No matter what side of the electorate you find yourself on, most of us can agree that the United States is approaching a transitional period. In times of transition, people can resort to a fight or flight mentality that occasionally reaches unneeded proportions (remember the Y2K craze? Guess y’all didn’t need to dig bomb shelters and stock up on canned goods after all). However, if you’re anticipating the coming election with some unease, it might help to consider how the election will affect the average mortgage rate.
I suggest this consideration might help because, historically, elections have not had dramatic effects on mortgage rates. Of course, there is always a certain level of uncertainty during election years that tends to affect the economy. By extension, there are often mortgage rate fluctuations during the time immediately following an election. Don’t let that prospect worry you, though: remember that mortgage rates are in a constant state of change, and a permanently stable mortgage rate would be strange. In that case, we shouldn’t view mortgage rate fluctuations during election season much differently than other mortgage rate fluctuations.
But don’t take my word for it; check out some examples of mortgage rate changes surrounding past election cycles:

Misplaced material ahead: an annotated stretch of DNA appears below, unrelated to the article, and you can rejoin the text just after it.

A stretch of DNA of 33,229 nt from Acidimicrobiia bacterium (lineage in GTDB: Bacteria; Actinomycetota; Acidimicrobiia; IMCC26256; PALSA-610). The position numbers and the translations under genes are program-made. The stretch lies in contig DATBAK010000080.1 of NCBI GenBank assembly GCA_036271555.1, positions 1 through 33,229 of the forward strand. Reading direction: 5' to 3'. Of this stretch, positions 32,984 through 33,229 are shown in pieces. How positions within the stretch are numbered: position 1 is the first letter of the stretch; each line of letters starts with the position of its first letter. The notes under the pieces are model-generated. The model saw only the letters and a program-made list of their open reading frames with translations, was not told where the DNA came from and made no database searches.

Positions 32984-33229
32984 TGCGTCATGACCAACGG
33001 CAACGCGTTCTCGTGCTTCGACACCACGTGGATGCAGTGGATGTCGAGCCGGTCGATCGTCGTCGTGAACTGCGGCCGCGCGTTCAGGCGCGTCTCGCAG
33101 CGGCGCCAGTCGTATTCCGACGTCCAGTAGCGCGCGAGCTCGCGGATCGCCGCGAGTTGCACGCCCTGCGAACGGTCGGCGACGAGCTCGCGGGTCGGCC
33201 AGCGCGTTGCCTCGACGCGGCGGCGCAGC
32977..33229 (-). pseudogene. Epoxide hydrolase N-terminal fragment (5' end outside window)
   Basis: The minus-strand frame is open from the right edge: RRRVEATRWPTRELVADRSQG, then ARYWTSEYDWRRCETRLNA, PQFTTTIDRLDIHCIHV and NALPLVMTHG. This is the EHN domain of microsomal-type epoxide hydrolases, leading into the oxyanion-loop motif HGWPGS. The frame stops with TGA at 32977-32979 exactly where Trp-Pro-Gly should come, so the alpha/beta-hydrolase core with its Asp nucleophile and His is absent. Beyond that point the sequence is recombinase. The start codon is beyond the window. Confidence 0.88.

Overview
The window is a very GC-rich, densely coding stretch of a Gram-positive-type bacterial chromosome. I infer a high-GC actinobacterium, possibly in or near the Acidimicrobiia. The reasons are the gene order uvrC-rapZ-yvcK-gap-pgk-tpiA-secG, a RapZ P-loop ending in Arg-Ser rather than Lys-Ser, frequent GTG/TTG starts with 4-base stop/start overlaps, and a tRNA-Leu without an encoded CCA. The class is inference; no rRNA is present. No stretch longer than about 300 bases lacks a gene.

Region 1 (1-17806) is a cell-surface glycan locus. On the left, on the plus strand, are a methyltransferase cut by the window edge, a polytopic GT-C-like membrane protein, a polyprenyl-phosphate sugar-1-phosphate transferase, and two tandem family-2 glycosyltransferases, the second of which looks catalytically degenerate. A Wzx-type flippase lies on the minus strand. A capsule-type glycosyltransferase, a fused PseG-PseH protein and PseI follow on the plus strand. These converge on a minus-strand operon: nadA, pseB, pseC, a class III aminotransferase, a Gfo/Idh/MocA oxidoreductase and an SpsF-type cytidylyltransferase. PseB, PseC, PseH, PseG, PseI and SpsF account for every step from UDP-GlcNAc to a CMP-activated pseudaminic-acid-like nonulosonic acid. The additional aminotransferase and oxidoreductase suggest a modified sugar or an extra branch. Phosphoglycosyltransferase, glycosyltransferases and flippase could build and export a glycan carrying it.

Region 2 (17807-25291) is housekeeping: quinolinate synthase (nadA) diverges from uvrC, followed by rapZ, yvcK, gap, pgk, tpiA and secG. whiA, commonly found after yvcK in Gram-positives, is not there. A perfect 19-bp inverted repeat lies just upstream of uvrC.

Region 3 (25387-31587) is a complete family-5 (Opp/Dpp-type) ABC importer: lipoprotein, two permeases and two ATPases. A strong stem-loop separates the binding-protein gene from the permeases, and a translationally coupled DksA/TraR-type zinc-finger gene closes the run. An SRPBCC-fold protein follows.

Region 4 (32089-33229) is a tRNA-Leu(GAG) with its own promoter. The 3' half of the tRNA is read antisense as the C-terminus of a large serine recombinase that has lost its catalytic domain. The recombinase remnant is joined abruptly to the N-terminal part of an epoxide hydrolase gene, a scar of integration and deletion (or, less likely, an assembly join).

- 1980 (Ronald Reagan vs. Jimmy Carter): Before this election, mortgage rates were about 14.21%. A month later, rates had risen to about 14.79%.
- 1988 (George H.W. Bush vs. Michael Dukakis): Prior to this election, mortgage rates were about 10.27%. After the election, mortgage rates had increased to 10.61%.
- 1996 (Bill Clinton vs. Bob Dole): Throughout this particular election season, mortgage rates fluctuated between about 7.65% and 7.82%.
- 2004 (George Bush vs. John Kerry): Prior to the election, mortgage rates were about 7.75%. Following the election, mortgage rates decreased to about 7.38%.
As you will note from the following statistics, mortgage rates certainly see changes during election periods. However, these changes are not massive. If anything, they represent the fairly standard changes that mortgage rates are going to go through anyways, election or not. Some of these changes might be slightly augmented due to the increased uncertainty surrounding an election, but, if so, the increase is not dramatic.
While we’re on this subject, it’s worth noting that the average mortgage rates of yore were significantly higher than our current rates. In 1980, some pretty serious inflation was happening, explaining the year’s nearly 15% rates (later on, rates would jump to over 18%). By contrast, as of October 20th the average 30-year FRM was about 3.52%, which is pretty obviously lower than 18%. Indeed, as you’ve read on this blog before, mortgage rates have occupied a historically low range for quite some time now, but don’t let that fact lull you into complacency: mortgage rates are expected to rise, especially as the economy continues to improve and stabilize. As such, since an increased mortgage rate adds substantially to the monthly cost of your home, capitalizing on low mortgage rates is a wise decision anyone could agree with, Republican or Democrat.
For advice on securing your low mortgage rate, contact Cody Touchette, MLO # 83216, Pickett Street’s preferred lender.